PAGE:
The Cheeseburger Controversy Dividing the Internet

August 14, 2017

“Here’s a dumb thing that grill chefs do,” opens Deadspin writer Chris Thompson's polemic against conventional cheeseburger grilling methods, published last week. “They flip the burgers on the grill, and then, while the burgers finish cooking, the chef lays slices of cheese on the top of the burgers, where presumably the heat of the grill will aid in the melting of the cheese.”

All wrong, Thompson says. This practice relies on a miscalculation—an overestimation, really—of how much heat a slab of cheese requires to melt, ignoring the fact that patties carry vestigial heat that allows cheese to melt just fine when the patties are removed from their heating surfaces. Subjecting your cheese to such aggressive heat makes it look like a thin layer of foil atop a burger, folding onto the burger’s sides. What's more is that he claims it leads to a terribly dirty grill, strewn with shreds of dairy.

Thompson also cautions against heaping the burger’s accoutrements, produce, and condiments. This, he claims, guarantees you'll mutate the cheeseburger into “a slick, sliding mess” where cheese is, once again, the casualty, cruelly pushed aside.

Instead, he recommends:

  1. Before you remove the burger patty from the grill, put all the cheese you’d like onto the top bun.
  2. Take the burger patty off the grill and lay it down onto the cheese / top bun.
  3. Stack the bottom bun with condiments and whatever else your heart desires.
  4. Slap the top half of the burger onto the bottom.

And there you go. It’s a surefire way, Thompson says, of making sure that the cheese melts and stays to the top of the bun so that it’s spread out evenly across the burger’s perimeter. That way, every bite is soaked with pleasure.

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Thompson’s irreverent article—a mere blog post on the internet!—certainly struck a nerve: Just take a look at the comments section, where he’s pilloried for expressing an opinion and presenting it as fact. Our friends at the Today Show devoted a whole segment to the issue wherein they expressed bewilderment over Thompson’s methods, echoing popular opinion. When the Today Show polled its viewership on Twitter, consensus overwhelmingly skewed towards putting cheese on the burger while it’s still on the grill.

Quite the contrarian stance, Mr. Thompson. I’ve got no real horse in this race, so I’d like to know: Do you find his method all that radical? When’s the best time to put cheese on a cheeseburger? Please let me know. Vote in our poll. We'd like to hear from you.

See what other Food52 readers are saying.

  • Gloria Scheff
    Gloria Scheff
  • Sally Zehmisch
    Sally Zehmisch
  • Mister C01
    Mister C01
  • Andrew Wilson
    Andrew Wilson
  • Kip Kiener
    Kip Kiener
Mayukh Sen is a James Beard Award-winning food and culture writer in New York. His writing has appeared in the New York Times, the New Yorker, Bon Appetit, and elsewhere. He won a 2018 James Beard Award in Journalism for his profile of Princess Pamela published on Food52.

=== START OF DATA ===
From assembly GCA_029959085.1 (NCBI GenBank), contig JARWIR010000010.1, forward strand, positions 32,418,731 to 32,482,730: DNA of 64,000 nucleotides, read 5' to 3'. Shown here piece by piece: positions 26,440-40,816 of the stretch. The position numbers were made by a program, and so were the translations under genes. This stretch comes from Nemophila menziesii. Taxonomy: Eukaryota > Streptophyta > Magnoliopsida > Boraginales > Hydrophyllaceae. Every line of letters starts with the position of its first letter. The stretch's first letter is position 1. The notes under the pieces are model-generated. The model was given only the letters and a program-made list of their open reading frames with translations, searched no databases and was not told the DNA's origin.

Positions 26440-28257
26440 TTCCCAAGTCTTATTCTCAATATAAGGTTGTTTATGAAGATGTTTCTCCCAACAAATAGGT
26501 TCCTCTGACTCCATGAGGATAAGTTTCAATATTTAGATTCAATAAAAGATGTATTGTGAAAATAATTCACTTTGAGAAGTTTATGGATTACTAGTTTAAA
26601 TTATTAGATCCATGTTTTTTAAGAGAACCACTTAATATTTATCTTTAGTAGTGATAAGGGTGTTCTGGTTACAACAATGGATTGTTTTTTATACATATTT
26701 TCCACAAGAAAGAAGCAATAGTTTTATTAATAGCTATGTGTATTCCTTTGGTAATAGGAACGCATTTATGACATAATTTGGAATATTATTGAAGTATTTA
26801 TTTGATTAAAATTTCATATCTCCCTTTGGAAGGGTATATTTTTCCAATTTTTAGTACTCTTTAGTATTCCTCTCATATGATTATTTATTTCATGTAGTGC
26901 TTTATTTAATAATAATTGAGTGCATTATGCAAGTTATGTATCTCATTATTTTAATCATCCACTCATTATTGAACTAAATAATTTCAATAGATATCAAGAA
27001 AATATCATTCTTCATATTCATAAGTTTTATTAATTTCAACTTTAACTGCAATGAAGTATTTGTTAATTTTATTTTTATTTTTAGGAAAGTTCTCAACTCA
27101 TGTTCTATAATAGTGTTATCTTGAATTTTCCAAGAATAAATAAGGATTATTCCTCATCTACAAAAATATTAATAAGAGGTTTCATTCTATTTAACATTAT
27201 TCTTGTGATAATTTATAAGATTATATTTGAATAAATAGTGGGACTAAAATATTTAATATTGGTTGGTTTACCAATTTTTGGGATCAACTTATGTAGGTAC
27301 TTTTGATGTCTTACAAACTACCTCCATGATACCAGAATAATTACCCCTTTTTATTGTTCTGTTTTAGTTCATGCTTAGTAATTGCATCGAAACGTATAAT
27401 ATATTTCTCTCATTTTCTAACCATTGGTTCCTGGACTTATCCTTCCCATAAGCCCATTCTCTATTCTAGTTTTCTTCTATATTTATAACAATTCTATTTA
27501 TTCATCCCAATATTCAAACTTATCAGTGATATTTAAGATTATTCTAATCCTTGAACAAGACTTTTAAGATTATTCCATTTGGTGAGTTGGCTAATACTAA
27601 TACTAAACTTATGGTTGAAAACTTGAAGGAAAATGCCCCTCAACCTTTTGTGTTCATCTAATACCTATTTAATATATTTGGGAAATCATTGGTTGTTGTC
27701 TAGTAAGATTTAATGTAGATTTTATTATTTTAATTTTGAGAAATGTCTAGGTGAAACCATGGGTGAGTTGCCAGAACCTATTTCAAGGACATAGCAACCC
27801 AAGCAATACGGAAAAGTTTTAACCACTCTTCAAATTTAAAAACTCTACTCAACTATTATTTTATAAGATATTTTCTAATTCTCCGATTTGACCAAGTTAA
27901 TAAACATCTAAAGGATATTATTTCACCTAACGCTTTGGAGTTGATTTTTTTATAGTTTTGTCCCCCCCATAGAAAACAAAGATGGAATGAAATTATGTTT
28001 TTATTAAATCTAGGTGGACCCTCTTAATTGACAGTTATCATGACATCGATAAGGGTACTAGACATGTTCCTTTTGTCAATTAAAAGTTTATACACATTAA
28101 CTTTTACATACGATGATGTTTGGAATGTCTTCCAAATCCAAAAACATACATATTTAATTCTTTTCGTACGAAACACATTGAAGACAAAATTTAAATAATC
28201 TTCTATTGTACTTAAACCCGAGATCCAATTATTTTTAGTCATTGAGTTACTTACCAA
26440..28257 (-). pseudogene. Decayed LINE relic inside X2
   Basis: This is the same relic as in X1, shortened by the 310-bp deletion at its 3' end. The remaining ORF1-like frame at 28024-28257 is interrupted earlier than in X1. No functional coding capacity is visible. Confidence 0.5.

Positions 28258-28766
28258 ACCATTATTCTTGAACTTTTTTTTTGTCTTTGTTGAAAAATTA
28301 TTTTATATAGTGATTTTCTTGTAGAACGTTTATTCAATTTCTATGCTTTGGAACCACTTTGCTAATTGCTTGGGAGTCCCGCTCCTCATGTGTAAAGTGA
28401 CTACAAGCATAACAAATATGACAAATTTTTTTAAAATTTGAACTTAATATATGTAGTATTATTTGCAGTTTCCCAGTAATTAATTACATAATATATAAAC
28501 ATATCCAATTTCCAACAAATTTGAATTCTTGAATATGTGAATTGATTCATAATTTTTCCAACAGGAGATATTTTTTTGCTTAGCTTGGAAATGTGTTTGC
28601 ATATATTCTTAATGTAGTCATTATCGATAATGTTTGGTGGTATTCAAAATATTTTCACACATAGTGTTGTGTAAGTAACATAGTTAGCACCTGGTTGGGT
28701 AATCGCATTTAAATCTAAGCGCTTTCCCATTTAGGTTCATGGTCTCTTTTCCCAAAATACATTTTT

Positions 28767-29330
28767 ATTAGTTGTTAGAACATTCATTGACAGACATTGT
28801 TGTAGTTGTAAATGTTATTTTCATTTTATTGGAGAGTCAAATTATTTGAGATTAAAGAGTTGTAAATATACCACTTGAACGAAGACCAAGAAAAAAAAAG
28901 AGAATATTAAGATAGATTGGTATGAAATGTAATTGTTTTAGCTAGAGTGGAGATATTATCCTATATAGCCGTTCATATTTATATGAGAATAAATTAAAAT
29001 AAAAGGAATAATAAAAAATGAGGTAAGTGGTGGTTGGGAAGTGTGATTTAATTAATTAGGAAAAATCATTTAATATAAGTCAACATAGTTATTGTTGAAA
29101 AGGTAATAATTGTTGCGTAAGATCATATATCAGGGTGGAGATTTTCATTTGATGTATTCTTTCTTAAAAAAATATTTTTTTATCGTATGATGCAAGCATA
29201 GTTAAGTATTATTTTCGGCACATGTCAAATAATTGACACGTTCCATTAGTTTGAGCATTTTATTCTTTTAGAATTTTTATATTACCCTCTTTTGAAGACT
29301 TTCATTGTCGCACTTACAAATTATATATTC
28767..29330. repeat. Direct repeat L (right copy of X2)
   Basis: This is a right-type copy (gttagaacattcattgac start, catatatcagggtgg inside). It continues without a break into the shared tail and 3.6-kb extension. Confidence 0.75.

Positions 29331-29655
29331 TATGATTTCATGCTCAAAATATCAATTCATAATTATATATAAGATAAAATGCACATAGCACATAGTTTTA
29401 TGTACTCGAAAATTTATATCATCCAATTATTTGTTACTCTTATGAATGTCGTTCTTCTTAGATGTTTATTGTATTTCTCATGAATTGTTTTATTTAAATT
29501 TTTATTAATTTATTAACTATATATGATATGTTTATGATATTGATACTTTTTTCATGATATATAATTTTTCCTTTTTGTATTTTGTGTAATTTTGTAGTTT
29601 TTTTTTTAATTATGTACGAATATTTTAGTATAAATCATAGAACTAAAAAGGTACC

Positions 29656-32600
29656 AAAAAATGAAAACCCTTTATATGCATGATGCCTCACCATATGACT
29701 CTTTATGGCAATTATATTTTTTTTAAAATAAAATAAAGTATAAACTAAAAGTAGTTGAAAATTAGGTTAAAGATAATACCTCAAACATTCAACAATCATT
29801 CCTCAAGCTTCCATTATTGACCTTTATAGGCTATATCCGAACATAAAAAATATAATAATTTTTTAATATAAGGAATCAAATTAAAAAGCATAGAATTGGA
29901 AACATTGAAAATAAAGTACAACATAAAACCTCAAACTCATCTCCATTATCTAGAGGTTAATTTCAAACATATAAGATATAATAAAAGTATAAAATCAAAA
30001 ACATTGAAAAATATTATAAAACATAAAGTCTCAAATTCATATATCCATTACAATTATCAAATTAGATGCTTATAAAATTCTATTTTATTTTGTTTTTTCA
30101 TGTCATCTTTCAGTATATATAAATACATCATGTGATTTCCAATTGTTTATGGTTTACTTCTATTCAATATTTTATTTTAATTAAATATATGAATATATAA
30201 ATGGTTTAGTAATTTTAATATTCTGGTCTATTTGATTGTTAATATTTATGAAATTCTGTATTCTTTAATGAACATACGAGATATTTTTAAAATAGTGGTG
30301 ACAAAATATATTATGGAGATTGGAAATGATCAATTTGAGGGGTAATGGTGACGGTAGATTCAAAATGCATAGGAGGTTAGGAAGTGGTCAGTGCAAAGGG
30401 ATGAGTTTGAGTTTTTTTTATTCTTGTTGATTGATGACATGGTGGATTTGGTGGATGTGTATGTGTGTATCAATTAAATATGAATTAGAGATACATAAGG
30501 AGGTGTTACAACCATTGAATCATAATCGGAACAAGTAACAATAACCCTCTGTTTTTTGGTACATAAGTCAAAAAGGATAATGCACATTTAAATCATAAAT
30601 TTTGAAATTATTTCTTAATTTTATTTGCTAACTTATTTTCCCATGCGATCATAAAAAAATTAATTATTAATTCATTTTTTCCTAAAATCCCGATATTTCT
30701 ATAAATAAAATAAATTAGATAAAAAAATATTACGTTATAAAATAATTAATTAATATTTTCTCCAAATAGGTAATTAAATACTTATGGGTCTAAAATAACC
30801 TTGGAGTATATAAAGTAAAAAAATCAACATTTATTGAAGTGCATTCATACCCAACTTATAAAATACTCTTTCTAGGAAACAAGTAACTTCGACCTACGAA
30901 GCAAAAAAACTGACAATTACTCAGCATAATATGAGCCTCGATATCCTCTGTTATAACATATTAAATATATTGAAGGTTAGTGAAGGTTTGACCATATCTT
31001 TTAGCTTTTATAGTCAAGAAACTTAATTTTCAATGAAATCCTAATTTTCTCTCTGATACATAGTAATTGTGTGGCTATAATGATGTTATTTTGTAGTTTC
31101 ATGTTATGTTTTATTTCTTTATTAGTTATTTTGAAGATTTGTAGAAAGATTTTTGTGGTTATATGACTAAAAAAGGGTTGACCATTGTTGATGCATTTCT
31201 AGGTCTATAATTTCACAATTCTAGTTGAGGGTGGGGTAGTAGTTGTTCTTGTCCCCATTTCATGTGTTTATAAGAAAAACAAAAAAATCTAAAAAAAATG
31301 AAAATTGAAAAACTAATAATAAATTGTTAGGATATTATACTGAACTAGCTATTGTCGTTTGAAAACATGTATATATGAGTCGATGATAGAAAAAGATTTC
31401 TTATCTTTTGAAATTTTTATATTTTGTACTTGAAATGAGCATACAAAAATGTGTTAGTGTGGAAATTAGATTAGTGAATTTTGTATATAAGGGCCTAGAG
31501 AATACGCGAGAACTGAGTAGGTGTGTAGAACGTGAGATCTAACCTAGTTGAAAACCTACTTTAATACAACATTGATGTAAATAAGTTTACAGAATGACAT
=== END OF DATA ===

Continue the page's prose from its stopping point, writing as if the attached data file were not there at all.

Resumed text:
Gloria S. November 10, 2017
My son puts the cheese inside the burgers before he puts them on the grill. The result is awesome!! I didn’t think it would be so good but it was!!
Gloria S. November 10, 2017
my Son puts the cheese in the center of the burgers before he puts them on the grill. The resulting burgers are awesome!!
Sally Z. August 18, 2017
Depending on the type of cheese, and the thickness, sometimes a little more heat is needed. I like to use the melted cheese as a sort of "glue" to keep accouterments from deplaning. When the burgers are just shy of done, if using gas, I flip them, turn off the gas, add cheese, and close the cover of the grill for a moment or two. If charcoal, remove from grill, add cheese and cover with a pan or something to hold the heat in. THEN, this is my preferred order: Bottom of bun, thin swipe of mustard, pickles, slice of onion, hamburger CHEESE SIDE DOWN to hold those items in place, followed by a thin layer of ketchup, slice of tomato, lettuce, and finally, the bun top with a thin layer of mayo. VIOLA!
Mister C. August 18, 2017
Okay he is entitled to his opinion, Over the years, I have what FOR ME is the perfect Cheeseburger: Bottom bun, mustard, relish and slice of onion. Burger next, add cheese next after burger is off the cooking surface. Then tomato, lettuce and finally top bun with mayo and Ketchup on the top bun.
In a hurry - bottom bun, onion, burger, cheese top bun.
Andrew W. August 18, 2017
Why not do it the way many restaurants do? Make two thinner patties and put the cheese between them when they are done?
Kip K. August 18, 2017
He still didn't get it correct in my opinion. Lately, I've stuffed my burgers with the cheese inside the meat. If I have burgers that aren't, I first coat the bun with mayonnaise to coat the bread so that the juices don't make it soggy and lose the flavor of the bread in a mess of juice and cheese. Toasting the buns on the grill also ads a great flavor especially when using charcoal. Icharmeat, I will definitely try your suggestion.
icharmeat August 17, 2017